It's no surprise that there are multiple ways that people handle the truth. As I've gotten older, I've found it far more difficult to acknowledge the harder truths in life-- so much so that for a while, I got really good at pretending they didn't even exist. My family couldn't be touched by death, loss, disappointment, failure, and so on. I quickly found between my senior year of high school and the end of my freshman year of college that that was just not the case. I was extremely lucky, but my family wasn't untouchable.
It's been two and a half years since I really first realized that life was going to have major ups and downs, and yet I'm still just barely learning how I handle the ups and downs--especially the big, life-changing ones. Surprise, surprise! I'm not so good at it. If there is anything that triggers my anxiety like no other, it's change. Can you see how that's not so convenient when you're a 20 year old one year away from graduating college?
Life is messy.
I was (of course) looking on Pinterest for inspiration when it came to writing this post. I knew that I wanted to write it, but I wasn't quite sure how to articulate how I was feeling in words. I came across this quote from Grey's Anatomy's Meredith Grey:
"At some point, you have to make a decision. Boundaries don't keep other people out. They fence you in. Life is messy, that's how we're made. So, you can waste your life drawing lines. Or, you can live your life crossing them."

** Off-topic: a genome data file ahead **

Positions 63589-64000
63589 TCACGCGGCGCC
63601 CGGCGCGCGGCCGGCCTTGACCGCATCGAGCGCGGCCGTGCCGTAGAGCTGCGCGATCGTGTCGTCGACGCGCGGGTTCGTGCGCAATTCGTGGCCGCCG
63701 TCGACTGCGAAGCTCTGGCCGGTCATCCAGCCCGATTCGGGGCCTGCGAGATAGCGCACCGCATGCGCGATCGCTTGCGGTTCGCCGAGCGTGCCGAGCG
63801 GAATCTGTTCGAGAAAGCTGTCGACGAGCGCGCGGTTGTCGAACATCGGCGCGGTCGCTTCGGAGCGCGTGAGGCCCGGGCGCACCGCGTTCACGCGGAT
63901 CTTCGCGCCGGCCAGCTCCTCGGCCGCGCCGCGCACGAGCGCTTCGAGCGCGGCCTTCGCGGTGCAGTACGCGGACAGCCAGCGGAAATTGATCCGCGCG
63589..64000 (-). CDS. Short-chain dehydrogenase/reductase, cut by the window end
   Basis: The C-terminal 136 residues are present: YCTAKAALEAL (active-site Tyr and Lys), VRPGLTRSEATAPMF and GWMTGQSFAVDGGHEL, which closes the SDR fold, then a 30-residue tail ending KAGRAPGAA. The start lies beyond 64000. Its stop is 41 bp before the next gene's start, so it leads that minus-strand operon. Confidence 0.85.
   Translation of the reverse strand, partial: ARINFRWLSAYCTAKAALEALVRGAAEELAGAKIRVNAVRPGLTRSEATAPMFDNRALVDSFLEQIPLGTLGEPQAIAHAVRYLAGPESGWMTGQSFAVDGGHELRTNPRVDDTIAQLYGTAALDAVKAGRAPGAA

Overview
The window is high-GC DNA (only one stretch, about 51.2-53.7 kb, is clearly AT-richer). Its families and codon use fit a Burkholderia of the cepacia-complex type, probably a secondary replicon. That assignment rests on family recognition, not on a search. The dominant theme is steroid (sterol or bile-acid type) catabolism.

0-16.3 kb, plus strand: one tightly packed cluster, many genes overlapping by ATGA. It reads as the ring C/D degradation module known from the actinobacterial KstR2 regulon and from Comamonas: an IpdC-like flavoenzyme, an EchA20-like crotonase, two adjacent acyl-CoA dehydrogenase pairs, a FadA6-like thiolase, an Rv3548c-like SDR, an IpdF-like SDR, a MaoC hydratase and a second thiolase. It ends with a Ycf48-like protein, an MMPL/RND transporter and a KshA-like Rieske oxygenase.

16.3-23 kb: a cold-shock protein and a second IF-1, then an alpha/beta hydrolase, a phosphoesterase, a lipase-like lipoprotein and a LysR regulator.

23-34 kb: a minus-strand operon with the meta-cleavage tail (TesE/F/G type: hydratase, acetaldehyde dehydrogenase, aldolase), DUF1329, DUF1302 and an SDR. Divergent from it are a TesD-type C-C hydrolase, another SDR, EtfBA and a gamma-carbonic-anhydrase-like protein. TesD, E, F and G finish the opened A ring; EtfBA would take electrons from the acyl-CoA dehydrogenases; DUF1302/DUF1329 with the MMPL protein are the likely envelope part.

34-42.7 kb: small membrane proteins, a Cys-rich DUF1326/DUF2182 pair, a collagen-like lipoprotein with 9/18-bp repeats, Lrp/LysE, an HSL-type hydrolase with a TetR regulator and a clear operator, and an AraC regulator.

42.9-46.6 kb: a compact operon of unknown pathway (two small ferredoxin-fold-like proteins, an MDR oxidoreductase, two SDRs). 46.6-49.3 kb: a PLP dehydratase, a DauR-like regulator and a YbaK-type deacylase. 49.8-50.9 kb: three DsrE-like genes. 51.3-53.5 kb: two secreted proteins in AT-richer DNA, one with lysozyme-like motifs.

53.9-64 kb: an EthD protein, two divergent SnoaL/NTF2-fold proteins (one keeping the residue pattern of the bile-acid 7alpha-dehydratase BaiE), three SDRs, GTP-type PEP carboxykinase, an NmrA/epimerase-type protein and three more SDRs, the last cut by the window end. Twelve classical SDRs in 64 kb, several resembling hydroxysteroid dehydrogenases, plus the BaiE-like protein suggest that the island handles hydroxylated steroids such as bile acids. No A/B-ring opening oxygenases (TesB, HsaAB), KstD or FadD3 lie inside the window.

Being 20 has been a really interesting experience for me thus far. It's like when you turn 20 you think you can say, "I'm in my twenties now. I've obviously got my sh** together." But that's the biggest joke you can tell yourself. I have friends who are 23, 24 now (which surprises me because sometimes I still feel like the 16 year-old high school junior who thought being 18 meant you were old). The friends I have who are older than me have shown me what it means to work hard, what life after college really looks like (it's not all fun and games, and the men still stink [although that's not always the case], you probably won't like your first job [and you're extremely lucky if you do...], and so on and so forth.)
The thing I'm most afraid of right now is growing up, living on my own, leaving home. The weirdest part of it all is that I know I'm ready, but it doesn't change the fact that I'm still basically in shock that I'm now a senior in college. If there's anything you take away from this post though, remember what I'm going to say next.
The most important thing I've learned in the past four years is to cross the lines that your younger self drew for you. If you don't do this, you'll never grow.
It's so not easy. I still struggle with it everyday-- taking chances and risks that I know will better myself. But every time I've crossed a line that in the past I never would have even tiptoed upon, well, I've thanked myself for being brave enough to do it.
Don't ever draw a line in permanent ink, one day you just may want to erase it.